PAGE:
DURBAN – Veteran Sharks winger Odwa Ndungane, with over 90 Currie Cup games to his name and nine Tests for the Springboks, is more than qualified to speak about the current team which plays the Cheetahs at Kings Park this Saturday.
The 35-year-old player took time off to talk about the young players, the style of play, last week’s Currie Cup game against Western Province and Saturday’s clash
He feels confident that the team is on the right track, and aside from the seven point loss to Province, they will look to continue to grow their game.
“We’ve had a good start, besides the disappointing result from last weekend, but we have the same bunch of guys from Super Rugby, the same management and continuity plays a big part. Having the same systems in place gives a lot of confidence.”
He explained that the ball in hand approach they have embraced in the Currie Cup came about after analysing their Super Rugby tournament and figured out where they needed to go.
“We took a look at what worked and what didn’t work and felt that we could have used the ball a bit more; we didn’t play what was in front of us, so there was a mind shift,” he explained.
“You can’t compare the two competitions, the intensity is different, but in the Currie Cup you have just that little more time to make decisions and we’ve started off quite nicely playing with more ball in hand.”
As to the youngsters in the team, he believes a rosy future lies ahead – for the youngsters as well as the team.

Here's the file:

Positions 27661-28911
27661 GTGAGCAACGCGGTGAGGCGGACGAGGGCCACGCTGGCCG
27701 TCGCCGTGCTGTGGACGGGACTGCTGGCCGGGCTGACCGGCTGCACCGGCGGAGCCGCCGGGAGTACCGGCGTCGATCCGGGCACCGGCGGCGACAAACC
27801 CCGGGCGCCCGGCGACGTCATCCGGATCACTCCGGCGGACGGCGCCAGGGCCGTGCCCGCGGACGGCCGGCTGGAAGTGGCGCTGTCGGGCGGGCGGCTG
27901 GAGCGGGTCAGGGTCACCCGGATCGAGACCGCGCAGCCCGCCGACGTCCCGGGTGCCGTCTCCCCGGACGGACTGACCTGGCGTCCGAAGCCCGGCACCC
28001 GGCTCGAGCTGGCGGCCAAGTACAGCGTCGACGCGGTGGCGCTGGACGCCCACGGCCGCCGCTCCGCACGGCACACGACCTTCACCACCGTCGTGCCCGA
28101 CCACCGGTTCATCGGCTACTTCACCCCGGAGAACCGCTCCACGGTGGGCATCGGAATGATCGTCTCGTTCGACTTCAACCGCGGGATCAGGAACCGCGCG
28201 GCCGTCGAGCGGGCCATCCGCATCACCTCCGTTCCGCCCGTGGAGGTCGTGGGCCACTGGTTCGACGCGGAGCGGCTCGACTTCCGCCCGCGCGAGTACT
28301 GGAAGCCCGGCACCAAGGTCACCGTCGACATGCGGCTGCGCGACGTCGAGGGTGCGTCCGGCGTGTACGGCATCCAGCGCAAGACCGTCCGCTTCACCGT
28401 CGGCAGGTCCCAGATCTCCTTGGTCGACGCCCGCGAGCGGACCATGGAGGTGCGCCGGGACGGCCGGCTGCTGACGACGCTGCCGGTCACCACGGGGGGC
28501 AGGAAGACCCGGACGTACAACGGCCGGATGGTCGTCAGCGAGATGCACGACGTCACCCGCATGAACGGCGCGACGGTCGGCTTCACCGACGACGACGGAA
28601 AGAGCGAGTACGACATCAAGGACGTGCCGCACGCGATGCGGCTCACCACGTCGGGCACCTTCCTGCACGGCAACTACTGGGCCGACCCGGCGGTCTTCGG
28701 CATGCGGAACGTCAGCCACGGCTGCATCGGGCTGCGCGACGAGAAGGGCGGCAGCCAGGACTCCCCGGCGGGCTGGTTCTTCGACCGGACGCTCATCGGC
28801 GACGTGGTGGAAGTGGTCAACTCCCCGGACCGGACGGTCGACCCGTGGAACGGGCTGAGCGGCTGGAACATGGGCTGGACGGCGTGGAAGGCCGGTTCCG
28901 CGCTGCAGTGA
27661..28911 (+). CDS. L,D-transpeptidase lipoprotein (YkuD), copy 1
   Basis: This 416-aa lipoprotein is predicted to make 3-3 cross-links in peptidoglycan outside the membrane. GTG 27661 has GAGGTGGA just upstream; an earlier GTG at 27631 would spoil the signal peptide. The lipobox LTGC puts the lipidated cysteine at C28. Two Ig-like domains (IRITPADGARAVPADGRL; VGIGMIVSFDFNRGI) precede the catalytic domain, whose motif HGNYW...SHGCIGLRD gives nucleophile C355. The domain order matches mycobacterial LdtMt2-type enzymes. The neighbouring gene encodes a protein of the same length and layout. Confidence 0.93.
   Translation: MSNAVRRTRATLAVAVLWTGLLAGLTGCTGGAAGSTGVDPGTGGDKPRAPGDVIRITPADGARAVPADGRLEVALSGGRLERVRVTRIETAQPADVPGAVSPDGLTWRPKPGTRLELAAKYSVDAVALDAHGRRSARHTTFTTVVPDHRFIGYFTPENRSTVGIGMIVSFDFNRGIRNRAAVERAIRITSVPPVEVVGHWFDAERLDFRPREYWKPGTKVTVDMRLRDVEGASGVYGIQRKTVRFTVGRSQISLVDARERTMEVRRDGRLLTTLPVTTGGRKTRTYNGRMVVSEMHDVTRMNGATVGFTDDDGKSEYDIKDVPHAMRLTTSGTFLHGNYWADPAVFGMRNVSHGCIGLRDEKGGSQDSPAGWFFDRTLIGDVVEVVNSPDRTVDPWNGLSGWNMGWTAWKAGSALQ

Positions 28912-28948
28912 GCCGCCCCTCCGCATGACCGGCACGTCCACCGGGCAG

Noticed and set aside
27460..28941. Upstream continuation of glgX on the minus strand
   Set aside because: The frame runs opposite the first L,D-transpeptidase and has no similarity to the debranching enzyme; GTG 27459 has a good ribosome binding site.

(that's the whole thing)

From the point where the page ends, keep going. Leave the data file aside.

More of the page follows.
“Curwin Bosch was at school last year and with the other youngsters, brings a lot of excitement; they play what’s in front of them, they haven’t been programmed to play a certain way.
“Most flyhalves who have been in the system too long they play to a particular style. These are special players, we’ve seen that. It’s exciting to see what’s in store and I’m looking forward to see them grow from strength to strength.”
Although a senior player with vast experience, he doesn’t want his own role to become too mentoring, and as with the argument above, he would prefer to see them develop at their own pace, in their own way.
“I don’t want to hold their hands too much, I want them to express themselves and if things get out of hand, you have to say something. But they are a special bunch of players who bring so much x-factor and excitement into the team.”
With a smile he adds: “Maybe I can learn from them not to worry too much.”
After Saturday’s loss to Province, the Sharks know that this weekend’s home game against Free State at Kings Park takes on great importance, not only for the log but to get back to winning ways.
“We’ve had a look at what went wrong in Cape Town and we’ve learned so much from that,” he explains of the fact that you learn more from a loss than a win. “We’ve looked at what we need to fix and get right and we’re looking forward to the match.
“We didn’t start very well and they put us under pressure with what we felt were two soft tries. When we analysed the game we saw that when we built phases, we lost possession which took all the pressure off Province.
“We showed a lot of potential and character to fight back and had we sneaked a try at the end, we could have forced a draw. So there are a lot of positives we can take out of that game.”
Looking at their opponents, he admits that the second-placed Cheetahs are going to come to Durban with plenty of confidence, now the only remaining unbeaten side in the Currie Cup.
“This weekend’s game is going to be tough. They’ve won four out of four, it’s more or less the same team from Super Rugby and we expect a huge game. It’s a top of the table clash with a lot at stake, for both sides, but these are the games we love to play.”
– African News Agency